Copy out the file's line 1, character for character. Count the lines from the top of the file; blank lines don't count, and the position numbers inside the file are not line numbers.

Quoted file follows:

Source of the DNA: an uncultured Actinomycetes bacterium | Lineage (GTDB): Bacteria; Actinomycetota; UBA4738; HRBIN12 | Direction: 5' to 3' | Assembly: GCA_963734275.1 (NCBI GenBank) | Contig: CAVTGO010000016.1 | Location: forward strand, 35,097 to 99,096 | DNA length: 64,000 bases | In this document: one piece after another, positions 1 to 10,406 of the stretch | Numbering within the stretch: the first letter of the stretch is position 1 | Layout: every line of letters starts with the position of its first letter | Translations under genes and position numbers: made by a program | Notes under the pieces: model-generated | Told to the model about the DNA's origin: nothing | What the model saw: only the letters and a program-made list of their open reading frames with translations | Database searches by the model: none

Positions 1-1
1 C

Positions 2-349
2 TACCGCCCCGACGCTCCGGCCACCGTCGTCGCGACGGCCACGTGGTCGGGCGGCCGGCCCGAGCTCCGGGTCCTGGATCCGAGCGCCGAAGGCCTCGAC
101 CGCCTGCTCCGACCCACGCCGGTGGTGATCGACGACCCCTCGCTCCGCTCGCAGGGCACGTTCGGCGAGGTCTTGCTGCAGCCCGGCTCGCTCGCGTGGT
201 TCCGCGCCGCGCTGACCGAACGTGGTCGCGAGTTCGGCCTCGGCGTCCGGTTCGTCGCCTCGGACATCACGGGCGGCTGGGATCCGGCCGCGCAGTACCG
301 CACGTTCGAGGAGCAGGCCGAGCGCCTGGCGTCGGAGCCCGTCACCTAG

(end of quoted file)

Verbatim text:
Source of the DNA: an uncultured Actinomycetes bacterium | Lineage (GTDB): Bacteria; Actinomycetota; UBA4738; HRBIN12 | Direction: 5' to 3' | Assembly: GCA_963734275.1 (NCBI GenBank) | Contig: CAVTGO010000016.1 | Location: forward strand, 35,097 to 99,096 | DNA length: 64,000 bases | In this document: one piece after another, positions 1 to 10,406 of the stretch | Numbering within the stretch: the first letter of the stretch is position 1 | Layout: every line of letters starts with the position of its first letter | Translations under genes and position numbers: made by a program | Notes under the pieces: model-generated | Told to the model about the DNA's origin: nothing | What the model saw: only the letters and a program-made list of their open reading frames with translations | Database searches by the model: none